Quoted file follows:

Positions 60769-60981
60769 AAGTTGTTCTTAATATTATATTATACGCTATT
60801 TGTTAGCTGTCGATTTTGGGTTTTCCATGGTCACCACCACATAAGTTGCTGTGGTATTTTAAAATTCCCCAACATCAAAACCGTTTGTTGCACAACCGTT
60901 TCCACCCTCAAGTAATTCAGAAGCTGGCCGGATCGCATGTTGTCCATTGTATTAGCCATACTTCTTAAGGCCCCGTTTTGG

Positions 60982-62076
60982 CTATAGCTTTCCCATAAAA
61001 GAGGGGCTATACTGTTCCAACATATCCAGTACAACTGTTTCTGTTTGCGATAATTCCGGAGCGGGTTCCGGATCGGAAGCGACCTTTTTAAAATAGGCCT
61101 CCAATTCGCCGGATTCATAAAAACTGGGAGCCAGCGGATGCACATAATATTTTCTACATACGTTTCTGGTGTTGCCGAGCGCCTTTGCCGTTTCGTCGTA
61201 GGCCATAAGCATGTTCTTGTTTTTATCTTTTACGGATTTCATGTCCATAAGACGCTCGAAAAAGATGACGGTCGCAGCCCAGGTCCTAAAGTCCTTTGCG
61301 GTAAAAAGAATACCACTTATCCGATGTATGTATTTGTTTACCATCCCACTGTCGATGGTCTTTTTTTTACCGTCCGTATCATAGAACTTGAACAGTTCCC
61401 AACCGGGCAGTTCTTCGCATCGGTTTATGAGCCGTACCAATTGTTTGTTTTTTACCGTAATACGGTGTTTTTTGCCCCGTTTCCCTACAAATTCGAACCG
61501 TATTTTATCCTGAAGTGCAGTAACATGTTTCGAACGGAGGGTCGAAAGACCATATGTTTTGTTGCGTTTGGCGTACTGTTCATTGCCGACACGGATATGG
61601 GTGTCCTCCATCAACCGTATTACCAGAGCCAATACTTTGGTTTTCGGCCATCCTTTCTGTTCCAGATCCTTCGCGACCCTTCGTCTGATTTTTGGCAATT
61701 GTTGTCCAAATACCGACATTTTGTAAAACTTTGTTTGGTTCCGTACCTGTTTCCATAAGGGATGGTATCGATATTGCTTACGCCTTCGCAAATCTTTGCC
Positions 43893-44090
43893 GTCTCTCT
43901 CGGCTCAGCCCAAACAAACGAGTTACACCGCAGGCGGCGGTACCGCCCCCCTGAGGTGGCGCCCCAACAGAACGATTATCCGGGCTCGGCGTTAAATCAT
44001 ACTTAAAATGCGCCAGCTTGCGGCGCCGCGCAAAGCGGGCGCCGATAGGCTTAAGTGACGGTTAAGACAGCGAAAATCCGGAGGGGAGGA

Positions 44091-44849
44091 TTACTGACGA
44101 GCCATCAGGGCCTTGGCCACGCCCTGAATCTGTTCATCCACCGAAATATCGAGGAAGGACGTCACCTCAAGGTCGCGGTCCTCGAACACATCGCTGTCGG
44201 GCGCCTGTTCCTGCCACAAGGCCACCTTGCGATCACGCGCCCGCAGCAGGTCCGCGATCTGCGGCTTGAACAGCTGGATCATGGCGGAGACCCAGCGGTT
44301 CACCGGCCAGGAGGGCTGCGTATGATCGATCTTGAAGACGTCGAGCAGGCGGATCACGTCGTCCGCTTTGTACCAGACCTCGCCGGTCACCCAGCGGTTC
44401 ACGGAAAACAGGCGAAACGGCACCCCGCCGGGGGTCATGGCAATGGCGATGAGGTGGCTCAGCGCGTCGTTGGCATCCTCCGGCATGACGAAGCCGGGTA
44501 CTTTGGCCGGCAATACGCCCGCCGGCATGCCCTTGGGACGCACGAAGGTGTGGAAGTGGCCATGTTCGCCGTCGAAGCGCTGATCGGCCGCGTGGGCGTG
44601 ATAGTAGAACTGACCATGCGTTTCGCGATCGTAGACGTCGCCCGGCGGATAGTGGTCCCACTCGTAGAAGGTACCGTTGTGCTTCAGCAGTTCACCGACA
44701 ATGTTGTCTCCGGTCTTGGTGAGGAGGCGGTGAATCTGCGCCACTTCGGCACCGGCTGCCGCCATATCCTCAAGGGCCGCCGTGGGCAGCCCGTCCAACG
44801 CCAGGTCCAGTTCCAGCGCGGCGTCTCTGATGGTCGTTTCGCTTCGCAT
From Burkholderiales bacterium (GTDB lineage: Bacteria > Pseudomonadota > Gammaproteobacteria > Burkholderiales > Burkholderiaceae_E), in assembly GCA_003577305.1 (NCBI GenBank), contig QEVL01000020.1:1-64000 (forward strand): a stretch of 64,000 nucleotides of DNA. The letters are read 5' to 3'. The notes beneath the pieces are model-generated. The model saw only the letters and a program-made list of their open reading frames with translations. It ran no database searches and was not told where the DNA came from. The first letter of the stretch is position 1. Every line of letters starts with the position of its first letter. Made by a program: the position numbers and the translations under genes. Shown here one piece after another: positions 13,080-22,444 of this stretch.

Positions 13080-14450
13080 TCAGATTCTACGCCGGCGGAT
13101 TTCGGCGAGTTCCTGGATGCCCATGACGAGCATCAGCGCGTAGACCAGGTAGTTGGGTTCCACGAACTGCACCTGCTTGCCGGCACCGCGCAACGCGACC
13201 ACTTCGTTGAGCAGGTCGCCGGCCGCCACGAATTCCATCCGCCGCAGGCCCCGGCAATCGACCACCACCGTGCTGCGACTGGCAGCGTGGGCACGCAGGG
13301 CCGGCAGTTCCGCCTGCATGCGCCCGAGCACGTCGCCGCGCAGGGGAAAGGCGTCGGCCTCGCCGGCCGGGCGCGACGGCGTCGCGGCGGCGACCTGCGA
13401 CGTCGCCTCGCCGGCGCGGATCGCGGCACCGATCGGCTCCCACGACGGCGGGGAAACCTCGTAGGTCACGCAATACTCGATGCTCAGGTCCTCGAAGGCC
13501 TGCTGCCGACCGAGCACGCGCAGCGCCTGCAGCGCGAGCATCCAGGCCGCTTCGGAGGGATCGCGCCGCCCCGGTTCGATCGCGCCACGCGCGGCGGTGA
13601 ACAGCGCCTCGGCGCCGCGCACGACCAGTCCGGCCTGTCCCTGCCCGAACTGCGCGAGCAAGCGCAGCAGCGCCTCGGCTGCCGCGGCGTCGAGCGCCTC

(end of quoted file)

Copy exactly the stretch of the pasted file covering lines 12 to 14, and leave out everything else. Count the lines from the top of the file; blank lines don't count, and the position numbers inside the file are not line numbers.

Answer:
61501 TATTTTATCCTGAAGTGCAGTAACATGTTTCGAACGGAGGGTCGAAAGACCATATGTTTTGTTGCGTTTGGCGTACTGTTCATTGCCGACACGGATATGG
61601 GTGTCCTCCATCAACCGTATTACCAGAGCCAATACTTTGGTTTTCGGCCATCCTTTCTGTTCCAGATCCTTCGCGACCCTTCGTCTGATTTTTGGCAATT
61701 GTTGTCCAAATACCGACATTTTGTAAAACTTTGTTTGGTTCCGTACCTGTTTCCATAAGGGATGGTATCGATATTGCTTACGCCTTCGCAAATCTTTGCC